Granted, this sounds like another lofty claim, but had I never made use of this appliance myself I wouldn’t have believed it too. Its operating mechanism starts with an air-splitting chortle; as though the gods are mocking our attempts at twisting the hands of time. The transition platform shudders under my feet as the contraption kicks to life and assumes a rhythmic rumble. My eyes are fixed on the dial running up the radial calibrations on the speed gauge. Slowly but surely, the air around me starts to rush by, gaining speed and finally nearing the regime of a cyclone. I raise my palms to my face; they’re sweaty. So are my ears under the nearly deafening shield of the helmet I was made to wear. Yet, I still hear the steady buzz of the power engines; though unsure whether through the vibrations underfoot or those near my ossicles. My heart is racing, my mouth is dry. I can feel the air sweeping back the fur on my arms as it dries my eyes to the brink of pain. The solace I find in the backward rush of the clear blue sky overhead is not enough. I’m as scared as a cornered stray dog…

But the okada man couldn’t be less concerned about my situation. He hums a local tune a few decibels above the revving of his bike’s engines as he weaves deftly through staggered rows of traffic-jammed cars on Ikorodu road. Save for the horrid look on my face, Neil Armstrong would have been jealous of him, me and our little time shuttle on our intergalactic journey. Oh yeah! We did bend time. While other commuters waited at bus stops for commercial transport that rarely arrives in good time, I was fast approaching my destination; the JAMB office. It was past noon and I had to get my little sister’s result slip ready for the post-UME exams slated for the next morning. Necessity had finally pushed me over the mountain of excuses I had for not patronizing commercial bikes. For one, the fact that the cost of these jolly rides always encourages peace talks between the walls of my pockets discourages whimsical ascension of the soft leather seats. Worse still, there is the occasional mishap when a misdirected bike spills its load -passenger and rider irrespective- onto the road and probably into some innocent by-standing NEPA pole… or occasionally, into the hungry tires of a moving trailer. Ew!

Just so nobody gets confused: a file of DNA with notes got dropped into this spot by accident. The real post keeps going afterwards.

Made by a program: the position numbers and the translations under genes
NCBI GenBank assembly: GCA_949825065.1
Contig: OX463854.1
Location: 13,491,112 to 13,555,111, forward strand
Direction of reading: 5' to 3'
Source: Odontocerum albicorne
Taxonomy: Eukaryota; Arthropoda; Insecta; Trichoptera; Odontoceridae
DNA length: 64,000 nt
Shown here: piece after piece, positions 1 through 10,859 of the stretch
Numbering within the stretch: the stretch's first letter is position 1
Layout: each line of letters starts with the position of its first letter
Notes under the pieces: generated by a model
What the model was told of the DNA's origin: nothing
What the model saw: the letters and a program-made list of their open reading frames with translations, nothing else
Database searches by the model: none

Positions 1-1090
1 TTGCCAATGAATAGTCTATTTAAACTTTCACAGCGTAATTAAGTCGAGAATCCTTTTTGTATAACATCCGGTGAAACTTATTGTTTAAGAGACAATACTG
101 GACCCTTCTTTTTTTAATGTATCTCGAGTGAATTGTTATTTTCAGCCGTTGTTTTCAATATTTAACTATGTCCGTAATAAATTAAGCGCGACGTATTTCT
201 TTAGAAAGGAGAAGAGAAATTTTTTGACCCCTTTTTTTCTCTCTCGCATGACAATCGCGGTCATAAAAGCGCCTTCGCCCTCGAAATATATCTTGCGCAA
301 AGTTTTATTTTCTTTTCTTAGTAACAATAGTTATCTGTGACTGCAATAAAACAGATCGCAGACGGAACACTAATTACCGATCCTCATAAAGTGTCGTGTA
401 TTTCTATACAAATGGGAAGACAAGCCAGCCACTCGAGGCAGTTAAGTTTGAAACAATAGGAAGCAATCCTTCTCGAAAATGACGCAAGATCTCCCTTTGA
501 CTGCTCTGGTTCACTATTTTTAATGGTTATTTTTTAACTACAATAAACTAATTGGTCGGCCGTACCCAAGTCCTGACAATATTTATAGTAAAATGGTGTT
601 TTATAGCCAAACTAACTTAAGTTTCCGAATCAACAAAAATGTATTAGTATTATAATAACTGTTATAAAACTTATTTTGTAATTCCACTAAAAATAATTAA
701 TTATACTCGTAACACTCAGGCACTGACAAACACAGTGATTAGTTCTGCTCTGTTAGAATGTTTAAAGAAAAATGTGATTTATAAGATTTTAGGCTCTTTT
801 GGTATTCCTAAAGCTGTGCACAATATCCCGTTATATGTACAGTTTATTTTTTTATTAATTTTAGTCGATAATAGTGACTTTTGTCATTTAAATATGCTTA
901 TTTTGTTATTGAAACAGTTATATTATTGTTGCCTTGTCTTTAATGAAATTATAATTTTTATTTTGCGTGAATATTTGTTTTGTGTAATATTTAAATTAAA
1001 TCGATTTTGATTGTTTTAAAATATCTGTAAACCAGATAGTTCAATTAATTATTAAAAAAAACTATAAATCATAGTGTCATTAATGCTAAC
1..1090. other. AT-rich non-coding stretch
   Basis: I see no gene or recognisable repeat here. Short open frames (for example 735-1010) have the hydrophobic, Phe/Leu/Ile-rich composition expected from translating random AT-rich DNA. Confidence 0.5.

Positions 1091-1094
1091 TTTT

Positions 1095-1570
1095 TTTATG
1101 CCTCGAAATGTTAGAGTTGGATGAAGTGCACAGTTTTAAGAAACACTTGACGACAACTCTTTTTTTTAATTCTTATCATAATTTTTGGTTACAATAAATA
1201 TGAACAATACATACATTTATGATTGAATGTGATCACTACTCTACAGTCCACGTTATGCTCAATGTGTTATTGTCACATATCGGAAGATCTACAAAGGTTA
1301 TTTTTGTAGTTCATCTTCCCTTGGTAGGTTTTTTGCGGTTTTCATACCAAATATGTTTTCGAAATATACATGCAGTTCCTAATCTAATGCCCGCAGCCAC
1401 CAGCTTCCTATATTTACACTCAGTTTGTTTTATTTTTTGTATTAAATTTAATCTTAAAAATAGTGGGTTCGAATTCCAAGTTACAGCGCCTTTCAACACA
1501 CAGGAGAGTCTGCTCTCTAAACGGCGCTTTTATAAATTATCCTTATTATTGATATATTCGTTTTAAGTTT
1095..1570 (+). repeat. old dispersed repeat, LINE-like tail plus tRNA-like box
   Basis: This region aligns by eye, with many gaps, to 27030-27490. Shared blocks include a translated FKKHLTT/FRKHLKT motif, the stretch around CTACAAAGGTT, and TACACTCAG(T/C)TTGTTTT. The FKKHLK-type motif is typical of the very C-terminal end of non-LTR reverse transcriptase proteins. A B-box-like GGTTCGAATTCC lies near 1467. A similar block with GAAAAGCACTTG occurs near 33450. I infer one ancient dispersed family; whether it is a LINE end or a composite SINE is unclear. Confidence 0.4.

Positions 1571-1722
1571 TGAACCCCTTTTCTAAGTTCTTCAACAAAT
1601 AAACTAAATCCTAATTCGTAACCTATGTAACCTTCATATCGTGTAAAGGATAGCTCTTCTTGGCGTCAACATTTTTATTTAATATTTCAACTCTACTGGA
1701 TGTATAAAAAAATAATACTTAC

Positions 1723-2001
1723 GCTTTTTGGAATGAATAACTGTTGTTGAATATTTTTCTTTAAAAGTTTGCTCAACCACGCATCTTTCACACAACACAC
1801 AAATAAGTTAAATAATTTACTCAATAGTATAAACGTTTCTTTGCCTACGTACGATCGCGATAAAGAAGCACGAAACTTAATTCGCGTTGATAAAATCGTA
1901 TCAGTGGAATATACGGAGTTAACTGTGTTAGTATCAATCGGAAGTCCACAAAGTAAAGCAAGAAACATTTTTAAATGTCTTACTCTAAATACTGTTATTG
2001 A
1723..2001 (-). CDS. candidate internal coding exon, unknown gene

Never mind though, the busy businesswoman who has to reach Ikeja from Victoria Island in 30 minutes isn’t complaining. Neither is the UNILAG student who has an 8 o’clock lecture on some Monday morning in the first few weeks of resumption for a new session. On the machine, he’s over both Herbert Macaulay and University Roads in 8 minutes, notwithstanding mud splashed from yucky puddles onto his new True Religion jeans, notwithstanding the occasional burn he suffers when his trousers ride high and his right leg kisses the hot silencer… and OMG! The dirty helmet!! If the privilege of not riding confined in some ramshackle bus with hard, wooden seats is not enough consolation, then the vainer benefit of sometimes sharing a bike with a well-endowed chick might just be… Or far more fulfilling, the fact that while he cruises towards a seat in front in a class of 200 (with no Public Address system), towards a sure 3% of the requisite 65% attendance for writing examinations and away from the assault of the overzealous midday sun; Lanre, his prudent, meticulous and safety-conscious classmate has to wait on the campus shuttle queue… for another 45 minutes.

Lanre Shonoiki is a final year Chemical Engineering student at the University of Lagos. An avid reader and freelance writer, he lives in Lagos.